Novel Acousto-Ultrasonic Piezoelectric-Fiber Bragg Grating (P-FBG) Sensor


Reference #:  00937

The University of South Carolina is offering licensing opportunities for a Novel Acousto-Ultrasonic Piezoelectric-Fiber Bragg Grating (P-FBG) Sensor


Invention Description:

The subject invention is a new sensor combining an encapsulated fiber optic sensor (e.g. Bragg grating) with a piezoelectric small ring (e.g. annular PWAS). The system offers a novel and unprecedented solution for acousto-ultrasonic measurements that is beyond state of the art. Using this new concept, it is possible to measure and monitor ultrasonic waves, acoustic events as well as loads, pressure, temperature, etc.


Advantages and Benefits:

•       The benefits of piezo-optical system are:

•       The improved actuator-sensor decoupling (i.e minimum interference between the two sensors output signal) because they use different mechanisms for signal transmission: the piezoelectric sensor (or actuator) use electrical channels while the FBG sensor use optical channels

•       The multiplexing of large amounts of P-FBGS on single optical fiber

•       The use for a multitude of measurements

•       The FGB has a unidirectional sensitivity, while the PWAS has a multidirectional sensitivity

•       The derivation of the synergies from the fundamnetal different principles, i.e. piezoelectric and optical principles

•       The electrically excitation to PFBG (from the piezoelectric ring sensor): Get direct unadulterated reading of the excitation strain to serve as excitation reference.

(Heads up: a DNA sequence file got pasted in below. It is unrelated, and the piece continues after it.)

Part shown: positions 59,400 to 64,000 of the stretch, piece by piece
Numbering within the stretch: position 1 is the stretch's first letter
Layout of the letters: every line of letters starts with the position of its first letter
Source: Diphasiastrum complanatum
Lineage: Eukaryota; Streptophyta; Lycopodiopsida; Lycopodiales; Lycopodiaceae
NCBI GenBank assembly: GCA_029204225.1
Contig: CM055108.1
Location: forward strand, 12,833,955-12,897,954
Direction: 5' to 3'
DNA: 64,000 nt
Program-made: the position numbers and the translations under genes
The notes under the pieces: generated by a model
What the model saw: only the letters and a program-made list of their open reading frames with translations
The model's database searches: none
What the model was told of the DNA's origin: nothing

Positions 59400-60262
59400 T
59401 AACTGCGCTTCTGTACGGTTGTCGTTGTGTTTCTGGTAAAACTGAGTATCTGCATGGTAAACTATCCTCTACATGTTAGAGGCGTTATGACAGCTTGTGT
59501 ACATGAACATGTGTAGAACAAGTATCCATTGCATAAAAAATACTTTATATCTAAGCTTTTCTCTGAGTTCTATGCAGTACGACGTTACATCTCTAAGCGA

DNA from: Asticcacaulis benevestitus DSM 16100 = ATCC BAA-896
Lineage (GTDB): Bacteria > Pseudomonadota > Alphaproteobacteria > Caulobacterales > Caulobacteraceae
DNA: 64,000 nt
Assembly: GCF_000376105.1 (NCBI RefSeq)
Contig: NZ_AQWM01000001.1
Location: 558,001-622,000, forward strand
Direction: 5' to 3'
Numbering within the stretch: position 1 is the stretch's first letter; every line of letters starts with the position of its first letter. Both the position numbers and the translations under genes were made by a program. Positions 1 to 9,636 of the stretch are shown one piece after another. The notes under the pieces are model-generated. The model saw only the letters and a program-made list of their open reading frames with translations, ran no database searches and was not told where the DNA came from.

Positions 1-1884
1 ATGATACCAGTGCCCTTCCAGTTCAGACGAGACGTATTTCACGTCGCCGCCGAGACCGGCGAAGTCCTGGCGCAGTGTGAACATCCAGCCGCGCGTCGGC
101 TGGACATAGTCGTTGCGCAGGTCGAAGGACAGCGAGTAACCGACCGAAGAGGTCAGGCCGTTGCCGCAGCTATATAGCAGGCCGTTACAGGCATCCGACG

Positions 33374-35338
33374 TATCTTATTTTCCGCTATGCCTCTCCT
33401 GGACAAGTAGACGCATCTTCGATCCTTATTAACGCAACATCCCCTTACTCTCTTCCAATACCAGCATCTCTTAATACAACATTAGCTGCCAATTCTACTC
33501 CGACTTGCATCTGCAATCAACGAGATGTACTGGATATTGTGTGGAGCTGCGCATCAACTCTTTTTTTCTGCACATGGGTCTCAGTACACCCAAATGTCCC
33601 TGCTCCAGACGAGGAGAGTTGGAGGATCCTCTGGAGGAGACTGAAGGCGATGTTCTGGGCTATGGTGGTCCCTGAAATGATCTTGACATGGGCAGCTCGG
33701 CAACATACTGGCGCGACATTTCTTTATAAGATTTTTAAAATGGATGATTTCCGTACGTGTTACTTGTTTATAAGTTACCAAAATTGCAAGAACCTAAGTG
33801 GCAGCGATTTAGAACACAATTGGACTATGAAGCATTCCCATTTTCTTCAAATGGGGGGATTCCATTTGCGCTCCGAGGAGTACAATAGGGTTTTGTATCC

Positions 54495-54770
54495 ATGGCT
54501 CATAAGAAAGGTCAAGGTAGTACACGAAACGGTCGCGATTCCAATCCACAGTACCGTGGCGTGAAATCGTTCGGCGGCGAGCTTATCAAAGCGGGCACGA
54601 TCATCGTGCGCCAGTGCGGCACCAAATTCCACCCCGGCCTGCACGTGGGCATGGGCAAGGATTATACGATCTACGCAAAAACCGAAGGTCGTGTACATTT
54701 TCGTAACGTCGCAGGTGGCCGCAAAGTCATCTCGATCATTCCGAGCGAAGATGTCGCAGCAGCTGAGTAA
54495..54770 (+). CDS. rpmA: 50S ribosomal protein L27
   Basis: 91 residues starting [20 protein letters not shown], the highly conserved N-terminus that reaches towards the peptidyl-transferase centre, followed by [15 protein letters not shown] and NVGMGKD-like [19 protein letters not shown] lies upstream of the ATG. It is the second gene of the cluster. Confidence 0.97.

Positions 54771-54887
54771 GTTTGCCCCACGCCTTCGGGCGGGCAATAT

•       The capture of two strains simultaneously: (i) Circumferential averaged strain (piezoelectric ring sensor); (ii) Directional strain (FBG sensor)

•       The use of the transducers (from the piezoelectric ring sensor) can actively interrogate the structure using a variety of guided-wave methods such as pitch-catch, pulse-echo, sparse array, phased arrays and electromechanical (EM) impedance technique.


Potential Applications:

This invention could be used for several applications:

1.       Civil Engineering (bridges, building, transportation system, etc.)

2.       Energy infrastructure (wind turbine, nuclear system, solar cells, oil and gas industry, offshore, etc.

3.       National security (surveillance for anti-submarine warfare passive sonar, anti-terrorism/force protection systems, etc.)

4.       Environmental and pollution control (sensing gases such as methane, ammonia, sulfur dioxide, nitrogen oxides and for monitoring seawater and drinking water)

5.       Biomedical applications (in-vivo sensors for PH, O2 and CO2 levels in blood, glucose and cholesterol control)

6.       Chemical industry

Patent Information:
For Information, Contact:
Technology Commercialization
University of South Carolina
Victor Giurgiutiu
Matthieu Gresil
Roman Catalin
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